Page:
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The Brief: With two congressmen stepping down, all eyes are on their seats in 2018

The Texas political scene again this week was turned upside down after two GOP congressmen announced they're not coming back in 2018.

The U.S. Capitol in Washington, D.C., on June 7, 2017.

*Correction appended

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What you need to know

Two Texas Republicans in Congress announced this week they are exiting the stage at the end of their terms, shaking up the state's political scene ahead of the 2018 elections. With primary season around the corner, who in the state already has an eye on those open slots? Here's what you need to know: 

• U.S. Rep. Lamar Smith of San Antonio is calling it quits after his 16th term in Congress. Smith, current chairman of the U.S. House Science, Space and Technology Committee, wrote Thursday that "this seems like a good time to pass on the privilege" of representing Texas' 21st Congressional District — a chunk of land that runs through the cities of Austin and San Antonio. Speculation immediately started over who could run for the open seat in 2018 — state Reps. Jason Isaac and Lyle Larson and state Sen. Donna Campbell emerged as possible contenders. Jenifer Sarver, a GOP communications consultant in Austin, confirmed to The Texas Tribune that she's "taking a serious look" at running. Despite the district's solid red leaning, it's worth keeping an eye on the Democratic side of the race; veteran Joseph Kopser outraised Smith in both the second and third fundraising quarters, landing well ahead of other Democrats vying for the seat. 

• And U.S. Rep. Jeb Hensarling of Dallas is leaving after eight terms. Hensarling, chairman of the House Financial Services Committee, announced Tuesday he planned to step down from his post in Texas' 5th Congressional District. "I never intended to make it a lifetime commitment," he said, "and I have already stayed far longer than I had originally planned." Former U.S. Rep. Allen West of Florida and Beth Van Duyne, a current Trump administration official and former Irving mayor, are two names already being floated as potential candidates for the seat. In the #txlege realm, state Sen. Bryan Hughes, R-Mineola, is "exploring" a possible run and is expected to make a decision "very soon," per the Tribune's Patrick Svitek. 

• The Trump effect? President Donald Trump's administration has caused rifts within the GOP and other departures from Congress, but Smith said Thursday that the tense political scene didn't have an "impact on my decision whatsoever" to retire. Plus, both Hensarling and Smith are term-limited chairmen who must soon hand over their powerful gavels — a factor that probably played a role in their decisions to exit.  

Other stories we're watching today:

• Texas Tribune CEO Evan Smith is talking with GOP state lawmakers Sen. Charles Perry and Reps. Dustin Burrows and John Frullo in Lubbock today. You can watch a livestream here at noon

Tribune today

• From Ross Ramsey: The most conservative and liberal members of the Texas House may not matter much when it comes to electing a new speaker — if the shot is called on partisan grounds.  

• Ruth Simmons came out of retirement this summer to serve as interim president at Prairie View A&M University. Here's how the university lured her to stay in the role permanently.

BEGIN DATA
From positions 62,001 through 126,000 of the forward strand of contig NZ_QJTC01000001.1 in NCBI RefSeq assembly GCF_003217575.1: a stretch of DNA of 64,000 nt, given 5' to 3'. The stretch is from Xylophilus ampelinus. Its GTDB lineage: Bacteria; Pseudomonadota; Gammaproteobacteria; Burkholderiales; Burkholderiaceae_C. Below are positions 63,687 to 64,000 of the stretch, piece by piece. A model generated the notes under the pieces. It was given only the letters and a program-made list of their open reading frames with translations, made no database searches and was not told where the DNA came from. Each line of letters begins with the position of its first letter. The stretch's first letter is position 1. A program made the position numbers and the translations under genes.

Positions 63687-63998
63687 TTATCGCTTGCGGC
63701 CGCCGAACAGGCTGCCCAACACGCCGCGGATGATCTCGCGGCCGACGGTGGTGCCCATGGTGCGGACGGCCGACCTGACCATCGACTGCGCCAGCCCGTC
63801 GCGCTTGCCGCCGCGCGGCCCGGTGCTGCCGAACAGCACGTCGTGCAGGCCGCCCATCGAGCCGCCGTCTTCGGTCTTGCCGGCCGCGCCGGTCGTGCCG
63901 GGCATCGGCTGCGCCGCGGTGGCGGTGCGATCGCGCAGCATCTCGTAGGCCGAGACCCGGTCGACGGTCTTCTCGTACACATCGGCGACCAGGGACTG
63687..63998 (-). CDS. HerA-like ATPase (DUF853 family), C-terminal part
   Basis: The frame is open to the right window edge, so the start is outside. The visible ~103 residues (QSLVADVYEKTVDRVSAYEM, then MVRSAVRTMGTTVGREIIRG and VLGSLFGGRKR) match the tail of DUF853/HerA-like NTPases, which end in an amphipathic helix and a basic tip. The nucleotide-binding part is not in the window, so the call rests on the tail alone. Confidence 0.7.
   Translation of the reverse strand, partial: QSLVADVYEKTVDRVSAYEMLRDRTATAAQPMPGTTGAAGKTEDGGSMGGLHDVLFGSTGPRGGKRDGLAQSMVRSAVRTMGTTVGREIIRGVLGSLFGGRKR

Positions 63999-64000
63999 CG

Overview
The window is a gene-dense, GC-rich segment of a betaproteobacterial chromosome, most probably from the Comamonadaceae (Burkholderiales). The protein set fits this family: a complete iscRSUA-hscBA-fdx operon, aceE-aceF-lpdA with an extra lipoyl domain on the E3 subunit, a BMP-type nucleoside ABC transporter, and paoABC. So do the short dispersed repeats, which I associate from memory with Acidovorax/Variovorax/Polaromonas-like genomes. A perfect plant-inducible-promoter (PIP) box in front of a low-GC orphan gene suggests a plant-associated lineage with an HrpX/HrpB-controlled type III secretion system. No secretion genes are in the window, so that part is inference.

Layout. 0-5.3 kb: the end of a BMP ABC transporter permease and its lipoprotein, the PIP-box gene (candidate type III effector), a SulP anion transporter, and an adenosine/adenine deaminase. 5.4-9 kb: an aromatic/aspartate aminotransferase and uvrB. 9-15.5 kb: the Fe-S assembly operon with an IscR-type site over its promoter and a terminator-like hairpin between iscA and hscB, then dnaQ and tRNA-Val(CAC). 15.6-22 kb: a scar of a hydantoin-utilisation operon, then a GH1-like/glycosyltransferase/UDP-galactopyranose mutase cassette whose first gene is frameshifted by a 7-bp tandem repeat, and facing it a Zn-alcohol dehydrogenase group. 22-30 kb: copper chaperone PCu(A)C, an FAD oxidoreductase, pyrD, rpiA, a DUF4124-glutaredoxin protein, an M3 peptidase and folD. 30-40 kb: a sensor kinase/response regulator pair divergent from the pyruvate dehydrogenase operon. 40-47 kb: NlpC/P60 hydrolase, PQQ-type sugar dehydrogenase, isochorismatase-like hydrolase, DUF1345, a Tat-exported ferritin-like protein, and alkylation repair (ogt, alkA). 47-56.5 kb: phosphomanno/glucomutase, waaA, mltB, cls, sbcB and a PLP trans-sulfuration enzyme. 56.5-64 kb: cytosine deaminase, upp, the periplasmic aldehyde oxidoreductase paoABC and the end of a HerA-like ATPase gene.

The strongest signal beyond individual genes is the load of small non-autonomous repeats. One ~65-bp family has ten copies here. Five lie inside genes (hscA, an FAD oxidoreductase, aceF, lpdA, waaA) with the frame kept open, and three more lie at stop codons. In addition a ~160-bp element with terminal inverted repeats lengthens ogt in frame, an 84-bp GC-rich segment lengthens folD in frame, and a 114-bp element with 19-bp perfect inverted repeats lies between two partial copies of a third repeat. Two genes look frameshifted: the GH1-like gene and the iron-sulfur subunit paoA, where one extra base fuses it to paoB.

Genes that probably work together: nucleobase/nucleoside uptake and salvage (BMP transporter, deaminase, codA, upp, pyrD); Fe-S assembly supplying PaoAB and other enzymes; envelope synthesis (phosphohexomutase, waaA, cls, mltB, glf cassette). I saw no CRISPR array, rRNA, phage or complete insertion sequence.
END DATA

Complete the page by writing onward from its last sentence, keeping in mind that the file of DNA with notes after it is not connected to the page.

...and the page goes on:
• It's going to be a while before Texas receives billions in federal dollars for long-term Hurricane Harvey relief. But the tension is already there over how much money should go where. 

• Harris County's top prosecutor wants Texas to use current medical standards when deciding if a death row inmate is intellectually disabled and ineligible for execution. 

• U.S. Energy Secretary Rick Perry thinks increasing fossil fuel use can prevent sexual assault because the "lights are on."

• All eyes are on U.S. Rep. Kevin Brady of Texas, a Republican from The Woodlands who is spearheading the GOP's tax reform plan in Congress. 

• Today's the second day of a trial over Texas' ban on an abortion procedure. Here's what went down on day one

Pencil us in

Texas Tribune CEO Evan Smith is interviewing state Rep. Dawnna Dukes, D-Austin, at The Austin Club on Nov. 7.  

What we're reading

• The Fort Worth Star-Telegram ($) requested communication records to the Fort Worth City Council about joining the "sanctuary cities" lawsuit. Most who emailed and called wanted the city to join. 

• Waco's VA clinic has a new brain center that's helping veterans cope with mental health issues. (Waco Tribune-Herald)

• The Austin City Council is trying to keep its search for a new city manager secret, which may be illegal. (KUT) 

• There are now more than 80 Harvey-related lawsuits. (The Houston Chronicle $)

• Lt. Gov. Dan Patrick has a primary challenger in 2018. (The Austin American-Statesman $)

• President Trump doesn't want GOP senators to tie a DACA fix to the year-end spending bill. (The Washington Post $)

Quote to note

"I want these students to know that they are fit to be in any setting, fit to be with any people they encounter, fit to learn from a lot of different settings."

— Ruth Simmons, president of Prairie View A&M University, on goals she has with her new role and students on campus

Feedback? Questions? Email us at As always, thanks for choosing The Brief — if you liked what you read today, become a member or make a donation here

Disclosure: Prairie View A&M University and Jenifer Sarver have been financial supporters of The Texas Tribune. A complete list of Tribune donors and sponsors is available here.

Correction: An earlier version of The Brief misspelled Jenifer Sarver's name.

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